Friday, August 7, 2009

Wimsey's Blog: Diary of a Manhattan Bloodhound #131

Entry #131
August 7, 2009

Hello everyone, Wimsey here coming to you from Manhattan’s Upper West Side where it has been a hazy, hot and houndy week, all of which makes for some delightfully fragrant aromas and lots of summer fun. But alas on Sunday when I would normally have spent the entire afternoon perambulating around Central Park in the company of my human Maria and her friend Elizabeth we had nothing but rain. I think I am about ready for this weather to be over.

But as promised this week’s photos come to you courtesy of the new Nikon Cool Pix S630 pocket camera that the company has loaned Elizabeth to try out. It is already covered in drool and bribing turkey (I think she will probably be buying it at the end of the test period) and lives permanently in her large equipment pouch along with all my treats, turkey and assorted paraphernalia. She has it always at the ready in case I do something unexpectedly cute. But of course I like to confine my cute doings to the times when the camera is unliberated. This causes much gnashing of teeth and pleading with yours truly for an encore. But I pride myself on nothing if not on my general non-compliance. I am a natural refusnik.

And apart from photography, nothing brings out my contrary nature more than the putting on of my equipment prior to a walk. Now most normal dogs have a collar and a leash. But as we know, I am special.

Wimsey’ Guide to Hound Leashing

1. Approach Hound with collar #1 (regular snap collar with tags—it’s never worn indoors because a) humans know all too well who their Hound is 2) the collar impedes the free flow of the Hound’s extravagant dewlap).
At collar’s approach Hound flops all 127lbs (yes I was even bigger at my last weigh in!) on his side so collar cannot be applied. Hound then rolls over on his back and assumes the classic belly rub extortion posture.

2. Rub Hound’s belly: Try unsuccessfully to lift Hound’s head to get collar on. Plead with Hound. Wait until in a weak moment of confusion, Hound lifts his head and then quickly place collar on Hound before he slams his head back down and demands more belly rubbing.

3. Approach with collar #2: prong collar. Call out in a wheedling voice—“Would you like a cookie?” Hound appears immune to vocal blandishments. Pull out cookie and brandish in front of Hound’s twitching nose with exhortations to come have a nice cookie. Hound relents and munches cookie while prong is applied.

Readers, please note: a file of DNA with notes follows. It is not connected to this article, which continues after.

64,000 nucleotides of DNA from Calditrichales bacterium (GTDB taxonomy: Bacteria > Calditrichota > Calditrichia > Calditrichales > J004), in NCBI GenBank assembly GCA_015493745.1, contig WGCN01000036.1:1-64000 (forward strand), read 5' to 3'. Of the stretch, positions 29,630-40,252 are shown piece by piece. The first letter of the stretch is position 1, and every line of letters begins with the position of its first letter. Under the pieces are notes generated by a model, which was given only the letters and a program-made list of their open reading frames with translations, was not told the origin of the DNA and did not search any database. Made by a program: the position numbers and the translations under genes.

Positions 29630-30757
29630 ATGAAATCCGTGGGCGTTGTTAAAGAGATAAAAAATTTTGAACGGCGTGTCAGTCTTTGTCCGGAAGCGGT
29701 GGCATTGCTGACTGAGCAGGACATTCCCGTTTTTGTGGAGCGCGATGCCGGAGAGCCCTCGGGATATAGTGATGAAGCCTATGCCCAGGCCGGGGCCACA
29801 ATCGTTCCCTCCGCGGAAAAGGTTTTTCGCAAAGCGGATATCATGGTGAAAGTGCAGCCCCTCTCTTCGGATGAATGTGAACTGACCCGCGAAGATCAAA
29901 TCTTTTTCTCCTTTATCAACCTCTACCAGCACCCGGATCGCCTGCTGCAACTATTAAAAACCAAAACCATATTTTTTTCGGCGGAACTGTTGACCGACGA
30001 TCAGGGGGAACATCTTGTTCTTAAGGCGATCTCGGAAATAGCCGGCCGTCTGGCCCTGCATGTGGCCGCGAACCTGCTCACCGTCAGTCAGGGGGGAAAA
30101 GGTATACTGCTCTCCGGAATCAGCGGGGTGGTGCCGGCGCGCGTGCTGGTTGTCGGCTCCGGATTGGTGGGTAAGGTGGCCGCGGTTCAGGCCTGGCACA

4. Safety collar: Collar #3 is a show collar that is also hooked to Hound’s leash in case the prong pops open. The humans apparently do not want the Hound going anywhere without them. A great mystery as to why. Collar #3 requires another cookie.

5. Gentle Leader. Humans prefer the Hound to wear this piece of equipment while going down the stairs as they have a completely irrational fear that without it they will sustain major bodily harm. Hound stands with nose in a corner providing maximum impedance to the heinous device. Hound eventually relents in exchange for some more cookies but rubs his muzzle furiously on human’s legs in a major bruise making fashion.

6. Cooling coat: The chase is on! Humans must chase Hound while coat drips nice cool water on floor. Hound eventually allows himself to be caught but as soon as one side of coat is buckled Hound presses other side against a wall preventing completion of coat buckling.

And all of this is in aid of something I actually want to do like going for a walk. Getting me to go in once I am out is a whole other story—I do an excellent impression of a statue lying in the grass or else I engage in my ongoing ecological mission to precycle all the abandoned plastic water bottles in Central Park (and sometimes those that are pre-abandoned also).

Now as you can well imagine there are large numbers of people who admire me to such an extent that they too want the benefit of the type of companionship that only a Hound can provide. So I have prepared just a few of the many important questions that need to be asked before acquiring a Hound:

Are you ready for a Hound?

Do you have a sense of humor?

Do you have a sense of humor about bad things happening to you?

Do you have a sense of humor about bad things happening to your property?

Do you have a sense of humor about bad things happening to you and your property in public?

Do you have good diplomatic skills to intercede when your Hound smears, slimes, pokes or terrorizes passersby with his ferocious bays?

Do you tolerate being disobeyed or ignored?

Do you tolerate being disobeyed or ignored in public when everyone is laughing at you?

Do you have a sturdy build?

Do you tolerate pain well?

Do you mind people treating you like you are invisible?

Do you mind a messy house?

Do you mind a dirty house?

Do you mind a dirty house that smells like a kennel?

Do you mind a dirty house that smells like a kennel but also sometimes like a swamp?

Are you able to see a TV or computer screen when there is a giant Hound head in the way?

Are you fond of your vet?

Can you operate a motor vehicle with a Hound as co-driver?

Can you control 100 pounds+ of thrashing fur in a bathtub?

Do you mind getting shoved off the furniture?

Do you mind getting shoved out of bed?

Do you like hair in your food?

Do you like drool in your food? (think okra only more slimy)

Do you have good insurance?

Do you like the way your garden looks now?

Do you like surprises?

And most important of all--how are you fixed financially? After all, this high level of humiliation doesn’t come cheap.


But in spite of the weather things haven’t been all that grim here this week. I managed to persuade Elizabeth to take me to the Boat Basin CafĂ© where I like to cool off (and she likes to have a cold beer). I did actually have my paws up on the bar to order for her but needless to say she was not quick enough to capture the action. And while she was sipping her beer and admiring me she was also thinking about the Universe (something she does to take her mind off the much more serious business of contemplating me). Now recently NASA launched the Kepler telescope to find alien worlds that could support life (large green Hounds, I hope):

Future Discoveries of the Kepler Telescope

Kepler Scientist 1: We have some good news and some bad news.

Kepler Scientist 2: What’s the good news?

Kepler Scientist 1: We found life on another planet.

Kepler Scientist 2: That’s fantastic! We are not alone! How can that be bad?

Kepler Scientist 1: They’re Hounds. We may want to be alone.

Kepler Scientist 2: Oh. Well I agree that is rather unfortunate but we must mount a mission to establish contact immediately.